Every divorcing couple in Colorado will have to sort out a way to divide their property and reach some kind of agreement on their assets. Those that are unable to negotiate a settlement may end up litigating in family court, which will leave the final outcome to the discretion of a family law judge.
The home where a family lives may be the asset that drives most of the conflict as spouses negotiate property division matters. People often see retaining the home as their way of winning the divorce. Before setting that goal, people should consider the three factors below to determine if keeping the home is really the best outcome they could seek.
Perhaps the most important consideration when evaluating what should happen with the marital home is how the parents intend to share time with their children. The allocation of parenting time can have a profound impact on property division matters. After all, keeping the children in the same schools and in a familiar environment can help lessen the trauma of the divorce in many cases. Therefore, many divorcing couples ultimately decide that the spouse with more time with the children will keep the marital home with the other receiving a fair portion of its equity or other assets of comparable value.
Spouses can have very different incomes and credit scores, which may mean that one spouse could qualify for a mortgage while the other may not. In fact, there are some scenarios where spouses can afford a host jointly but neither can qualify for a mortgage on their own. Looking at income and credit information can help individuals evaluate whether or not they would qualify for a mortgage and be able to afford monthly payments on the home.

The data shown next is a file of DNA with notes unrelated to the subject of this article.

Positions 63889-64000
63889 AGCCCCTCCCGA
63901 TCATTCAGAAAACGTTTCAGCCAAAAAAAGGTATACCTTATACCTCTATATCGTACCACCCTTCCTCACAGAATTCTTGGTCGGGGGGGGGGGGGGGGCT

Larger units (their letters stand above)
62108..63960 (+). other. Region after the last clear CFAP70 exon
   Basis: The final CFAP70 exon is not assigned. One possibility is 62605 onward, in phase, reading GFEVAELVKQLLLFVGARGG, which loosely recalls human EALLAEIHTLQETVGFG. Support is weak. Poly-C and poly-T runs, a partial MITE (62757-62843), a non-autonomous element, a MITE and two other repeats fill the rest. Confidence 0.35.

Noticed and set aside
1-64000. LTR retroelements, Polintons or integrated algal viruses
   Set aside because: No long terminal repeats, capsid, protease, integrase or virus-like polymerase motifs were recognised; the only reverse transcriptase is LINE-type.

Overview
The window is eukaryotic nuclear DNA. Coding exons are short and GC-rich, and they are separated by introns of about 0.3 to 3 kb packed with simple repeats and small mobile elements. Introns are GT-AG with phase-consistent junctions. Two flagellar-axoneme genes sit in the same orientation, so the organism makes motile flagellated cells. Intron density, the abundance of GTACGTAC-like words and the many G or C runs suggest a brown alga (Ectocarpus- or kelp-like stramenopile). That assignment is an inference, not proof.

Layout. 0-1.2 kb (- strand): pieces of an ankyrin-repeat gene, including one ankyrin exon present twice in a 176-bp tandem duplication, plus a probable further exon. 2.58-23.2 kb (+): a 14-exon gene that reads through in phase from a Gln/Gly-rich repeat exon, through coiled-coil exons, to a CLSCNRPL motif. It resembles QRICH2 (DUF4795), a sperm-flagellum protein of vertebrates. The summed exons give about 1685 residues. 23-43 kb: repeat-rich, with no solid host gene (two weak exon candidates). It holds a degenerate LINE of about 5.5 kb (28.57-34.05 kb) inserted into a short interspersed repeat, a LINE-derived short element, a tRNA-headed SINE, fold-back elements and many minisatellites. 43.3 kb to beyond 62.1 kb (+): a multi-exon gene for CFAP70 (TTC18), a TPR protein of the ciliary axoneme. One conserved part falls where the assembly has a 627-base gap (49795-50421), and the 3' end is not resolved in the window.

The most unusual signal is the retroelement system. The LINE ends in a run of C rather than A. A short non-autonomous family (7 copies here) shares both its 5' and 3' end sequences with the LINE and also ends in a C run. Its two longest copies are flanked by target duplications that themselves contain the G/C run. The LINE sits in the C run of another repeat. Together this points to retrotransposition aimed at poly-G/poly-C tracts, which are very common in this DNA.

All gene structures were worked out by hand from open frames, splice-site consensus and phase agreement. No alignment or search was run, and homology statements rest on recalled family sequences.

Physical health and availability
Someone’s physical well-being can have a major influence on their ability to embrace solitary homeownership. Every bit of cleaning and maintenance will end up the responsibility of the sole owner unless they have the capital to outsource that work to professionals. Those who work very demanding jobs, those who travel frequently and those with physical limitations caused by health concerns or age may not be able to maintain a home on their own even if they may be able to afford it.
It is important to be practical when setting goals and preparing for negotiations related to a Colorado divorce. Taking a practical approach to property division matters instead of an emotional approach can help people lay the foundation for the best possible future after their divorce.